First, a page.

Mark Stephens

Mark Stephens has been working with Java and PDF since 1999 and has diversified into HTML5, SVG and JavaFX.

He also enjoys speaking at conferences and has been a Speaker at user groups, Business of Software, Seybold and JavaOne conferences. He has a very dry sense of humor and an MA in Medieval History for which he has not yet found a practical use.

What should be the minimum version of Java we support?

52 sec read

If you develop Java code internally, choosing which versions of Java to support is easy – you look at what each release offers in terms of performance, bugs and features and choose according to your optimum needs (be it the latest Java 7 or ancient Java 1.3).

When you write a Java PDF library for general usage it is more complicated. Some people will always want the latest release while other want to use it in a 1.3 legacy system so you cannot please everyone.

Java has excellent backwards support but you cannot use the new features and some versions have bugs which are fixed in later releases (for example Java6 has much better ICC colorspace support for profiles compared with Java5). Newer releases of Java can use code written for old versions but we cannot take advantage of new language features.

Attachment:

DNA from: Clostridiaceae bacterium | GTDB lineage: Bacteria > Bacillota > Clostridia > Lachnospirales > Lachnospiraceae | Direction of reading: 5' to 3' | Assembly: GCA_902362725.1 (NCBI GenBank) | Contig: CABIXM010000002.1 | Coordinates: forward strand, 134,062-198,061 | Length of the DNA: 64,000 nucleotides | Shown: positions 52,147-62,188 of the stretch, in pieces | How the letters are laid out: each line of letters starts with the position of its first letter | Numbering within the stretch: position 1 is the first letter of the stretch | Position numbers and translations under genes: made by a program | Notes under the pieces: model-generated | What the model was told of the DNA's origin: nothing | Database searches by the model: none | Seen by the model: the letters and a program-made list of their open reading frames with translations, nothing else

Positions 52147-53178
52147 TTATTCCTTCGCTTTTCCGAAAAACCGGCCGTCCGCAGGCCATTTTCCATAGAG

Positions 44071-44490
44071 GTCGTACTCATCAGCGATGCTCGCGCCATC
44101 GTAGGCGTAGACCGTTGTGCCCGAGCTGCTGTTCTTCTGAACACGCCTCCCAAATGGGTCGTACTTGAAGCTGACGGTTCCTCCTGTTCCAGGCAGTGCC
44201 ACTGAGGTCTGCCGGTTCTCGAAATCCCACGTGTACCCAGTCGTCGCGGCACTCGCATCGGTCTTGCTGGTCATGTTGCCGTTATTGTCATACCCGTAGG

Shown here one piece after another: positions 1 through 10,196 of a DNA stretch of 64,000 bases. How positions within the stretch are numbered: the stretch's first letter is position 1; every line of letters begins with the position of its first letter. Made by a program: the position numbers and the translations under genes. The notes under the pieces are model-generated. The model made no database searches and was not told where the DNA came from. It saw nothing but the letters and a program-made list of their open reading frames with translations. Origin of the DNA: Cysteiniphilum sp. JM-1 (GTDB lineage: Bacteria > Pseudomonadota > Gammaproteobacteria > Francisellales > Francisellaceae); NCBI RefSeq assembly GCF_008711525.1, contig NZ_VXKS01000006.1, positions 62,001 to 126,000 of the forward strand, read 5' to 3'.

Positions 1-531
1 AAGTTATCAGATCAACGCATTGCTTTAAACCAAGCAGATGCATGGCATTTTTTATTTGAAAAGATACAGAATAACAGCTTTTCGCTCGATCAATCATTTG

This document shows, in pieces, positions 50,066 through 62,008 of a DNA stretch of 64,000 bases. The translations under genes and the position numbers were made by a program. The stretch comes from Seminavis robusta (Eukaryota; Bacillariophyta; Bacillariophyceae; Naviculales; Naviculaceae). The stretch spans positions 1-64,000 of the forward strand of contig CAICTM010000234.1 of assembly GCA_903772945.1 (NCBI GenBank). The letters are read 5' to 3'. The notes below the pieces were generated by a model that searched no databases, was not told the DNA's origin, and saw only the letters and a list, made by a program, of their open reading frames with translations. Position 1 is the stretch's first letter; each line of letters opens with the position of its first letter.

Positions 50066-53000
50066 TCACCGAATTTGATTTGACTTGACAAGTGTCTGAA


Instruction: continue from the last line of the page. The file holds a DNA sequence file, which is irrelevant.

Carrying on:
The picture is more complicated by the fact that Oracle is now actively developing new features which require a certain version of Java. So do we replace our current usage of Java3D (which is effectively dead) with JavaFX (which is very much alive and offers better functionality). The only issue is that JavaFX needs Java6.

We have generally stayed a couple of versions behind so Java5 (released 2004) is our current, pragmatic minimum. With Java 7 released in 2011, Java8 due at the end of this year and plans for Java9, should we make Java6 (released over 5 years ago) the minimum requirement in 2012? What do you think?

Mark Stephens

Mark Stephens has been working with Java and PDF since 1999 and has diversified into HTML5, SVG and JavaFX.

He also enjoys speaking at conferences and has been a Speaker at user groups, Business of Software, Seybold and JavaOne conferences. He has a very dry sense of humor and an MA in Medieval History for which he has not yet found a practical use.

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